“The coffee breaks are a part of the building blocks for getting us to where we need to be – establishing new connections and pushing our thinking in the CREE space.” – Dr. Sedlak, Lumina Foundation
In July, the Expanding the Bench (ETB) Team connected Funders of Evaluation and evaluators from the Advancing Culturally-responsive and Equitable (ACE) Evaluation Network through one-on-one coffee breaks for intentional relationship-building, to expand their networks, and to discuss the practice of culturally responsive and equitable evaluation (CREE).
In this blog, ACE Evaluation Network Members Blanca Flor Guillen-Woods and Erika W. May, and Funder of Evaluation, Dr. Wendy Sedlak, reflect on their coffee break experience. They spoke about how they are adapting to this new virtual world and the need for more opportunities like this to help connect Funders of Evaluation with new evaluators.
Blanca Flor Guillen-Woods, Strategic Learning Partners and Latino Decisions
I’m a Senior Evaluation Specialist at Strategic Learning Partners and Latino Decisions. I’m also an ACE Evaluation Network Member who had the opportunity to connect with Dr. Wendy Sedlak from the Lumina Foundation through a virtual coffee break. The coffee break was one of many coordinated through ETB to connect a diverse set of evaluators with Foundations interested in learning more about culturally responsive and equitable evaluations.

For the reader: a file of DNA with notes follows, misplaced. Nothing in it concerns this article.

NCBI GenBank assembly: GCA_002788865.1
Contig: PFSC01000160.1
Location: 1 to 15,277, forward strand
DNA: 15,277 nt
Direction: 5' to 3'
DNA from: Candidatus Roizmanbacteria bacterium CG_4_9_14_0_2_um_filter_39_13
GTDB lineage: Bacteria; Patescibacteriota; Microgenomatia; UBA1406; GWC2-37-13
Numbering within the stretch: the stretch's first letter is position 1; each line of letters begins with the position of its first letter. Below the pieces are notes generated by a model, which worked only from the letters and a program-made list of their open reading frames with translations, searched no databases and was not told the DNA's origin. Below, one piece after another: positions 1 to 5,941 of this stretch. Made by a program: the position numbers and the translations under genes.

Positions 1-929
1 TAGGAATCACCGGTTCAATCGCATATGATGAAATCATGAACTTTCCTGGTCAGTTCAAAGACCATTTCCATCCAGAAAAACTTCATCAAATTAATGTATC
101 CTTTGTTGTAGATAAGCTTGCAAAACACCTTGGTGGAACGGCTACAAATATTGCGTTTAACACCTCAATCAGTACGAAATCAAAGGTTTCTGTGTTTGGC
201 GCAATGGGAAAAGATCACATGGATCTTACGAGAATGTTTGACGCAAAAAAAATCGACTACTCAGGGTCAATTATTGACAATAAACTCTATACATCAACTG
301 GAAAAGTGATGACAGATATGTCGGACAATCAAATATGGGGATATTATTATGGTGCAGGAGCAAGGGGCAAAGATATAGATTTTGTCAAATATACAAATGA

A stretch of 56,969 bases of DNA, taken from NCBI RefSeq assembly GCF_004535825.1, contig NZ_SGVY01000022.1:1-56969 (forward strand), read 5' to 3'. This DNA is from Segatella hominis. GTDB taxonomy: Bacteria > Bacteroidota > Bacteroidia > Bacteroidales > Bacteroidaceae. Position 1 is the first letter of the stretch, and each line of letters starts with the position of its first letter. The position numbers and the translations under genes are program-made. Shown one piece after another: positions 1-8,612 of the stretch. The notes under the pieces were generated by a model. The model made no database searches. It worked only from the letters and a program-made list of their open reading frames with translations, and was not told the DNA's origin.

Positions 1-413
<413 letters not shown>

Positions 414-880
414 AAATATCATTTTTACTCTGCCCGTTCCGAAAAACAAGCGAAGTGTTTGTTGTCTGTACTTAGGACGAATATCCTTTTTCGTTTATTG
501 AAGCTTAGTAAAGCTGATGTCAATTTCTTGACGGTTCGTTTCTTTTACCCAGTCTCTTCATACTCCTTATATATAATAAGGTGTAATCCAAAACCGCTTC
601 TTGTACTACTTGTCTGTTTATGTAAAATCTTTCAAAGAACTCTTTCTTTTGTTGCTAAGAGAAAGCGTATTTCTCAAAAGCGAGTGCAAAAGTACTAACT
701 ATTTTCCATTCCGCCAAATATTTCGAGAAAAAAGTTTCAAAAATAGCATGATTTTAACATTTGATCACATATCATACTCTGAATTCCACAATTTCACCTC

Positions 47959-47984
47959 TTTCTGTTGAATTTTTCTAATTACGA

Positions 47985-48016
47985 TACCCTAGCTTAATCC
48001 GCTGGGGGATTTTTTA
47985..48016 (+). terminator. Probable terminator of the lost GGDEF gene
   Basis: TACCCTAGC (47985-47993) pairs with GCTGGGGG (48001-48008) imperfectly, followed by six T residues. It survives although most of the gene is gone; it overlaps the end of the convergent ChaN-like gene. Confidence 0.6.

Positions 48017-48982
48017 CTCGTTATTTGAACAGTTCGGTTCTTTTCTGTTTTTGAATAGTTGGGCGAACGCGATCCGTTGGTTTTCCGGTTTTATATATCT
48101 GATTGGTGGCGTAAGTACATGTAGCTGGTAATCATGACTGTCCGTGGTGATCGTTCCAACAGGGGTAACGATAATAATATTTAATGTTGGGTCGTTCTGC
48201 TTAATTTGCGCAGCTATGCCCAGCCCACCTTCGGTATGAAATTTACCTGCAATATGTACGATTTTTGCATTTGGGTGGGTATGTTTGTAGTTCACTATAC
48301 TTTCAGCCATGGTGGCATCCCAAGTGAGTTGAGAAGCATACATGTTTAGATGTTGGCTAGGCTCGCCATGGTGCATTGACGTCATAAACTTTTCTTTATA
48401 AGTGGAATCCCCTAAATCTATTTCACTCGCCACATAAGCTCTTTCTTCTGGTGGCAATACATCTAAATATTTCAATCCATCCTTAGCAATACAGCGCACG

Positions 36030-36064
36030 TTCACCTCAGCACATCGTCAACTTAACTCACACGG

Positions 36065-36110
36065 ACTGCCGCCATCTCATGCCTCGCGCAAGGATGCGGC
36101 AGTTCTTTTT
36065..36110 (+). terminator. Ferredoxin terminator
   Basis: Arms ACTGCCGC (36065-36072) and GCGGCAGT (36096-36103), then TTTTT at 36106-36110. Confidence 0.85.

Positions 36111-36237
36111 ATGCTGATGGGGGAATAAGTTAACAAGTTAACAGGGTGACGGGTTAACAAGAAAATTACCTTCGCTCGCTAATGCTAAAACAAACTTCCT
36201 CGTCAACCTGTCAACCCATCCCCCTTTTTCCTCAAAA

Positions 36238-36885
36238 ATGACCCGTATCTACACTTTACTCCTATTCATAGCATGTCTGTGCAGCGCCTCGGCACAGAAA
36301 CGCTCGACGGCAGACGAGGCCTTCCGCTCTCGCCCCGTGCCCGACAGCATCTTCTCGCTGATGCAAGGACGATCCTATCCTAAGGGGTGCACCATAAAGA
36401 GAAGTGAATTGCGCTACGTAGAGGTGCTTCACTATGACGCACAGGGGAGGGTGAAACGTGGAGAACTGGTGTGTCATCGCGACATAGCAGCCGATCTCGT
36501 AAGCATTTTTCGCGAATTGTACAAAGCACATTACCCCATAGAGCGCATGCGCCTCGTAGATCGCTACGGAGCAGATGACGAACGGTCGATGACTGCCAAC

The coffee breaks were helpful in building bridges between foundations and diverse evaluators who understand the importance of including questions of diversity, culture, systemic structures, and equity in their evaluation work. Why do these connections matter?
- Without an existing relationship and history with a foundation, it can be very difficult for an evaluator to secure a contract with the foundation. Foundations, in turn, continue to work with the same evaluation firms they often turn to, which have also traditionally been less diverse.
- Many diverse evaluators work independently or in small firms, which are often overlooked or unknown to foundations. This means they are often not invited to respond to Requests for Proposals or Letters of Interest, again making it difficult to connect with foundations.
- Foundations also play a significant role in defining priorities for their grantees. When a foundation prioritizes culturally responsive and equitable approaches, their grantees follow suit especially if it increases their chances of obtaining funding for their programs. When foundations connect with new partners who provide new insights, diverse perspectives, and focus on equity, it influences their strategies and, in turn, the field as a whole.
- Several foundations are looking to partner with more evaluators of color and indigenous evaluators, who provide diverse perspectives and focus on equity. While the interest is there, we need to be proactive in establishing connections. The coffee breaks helped with this initial step.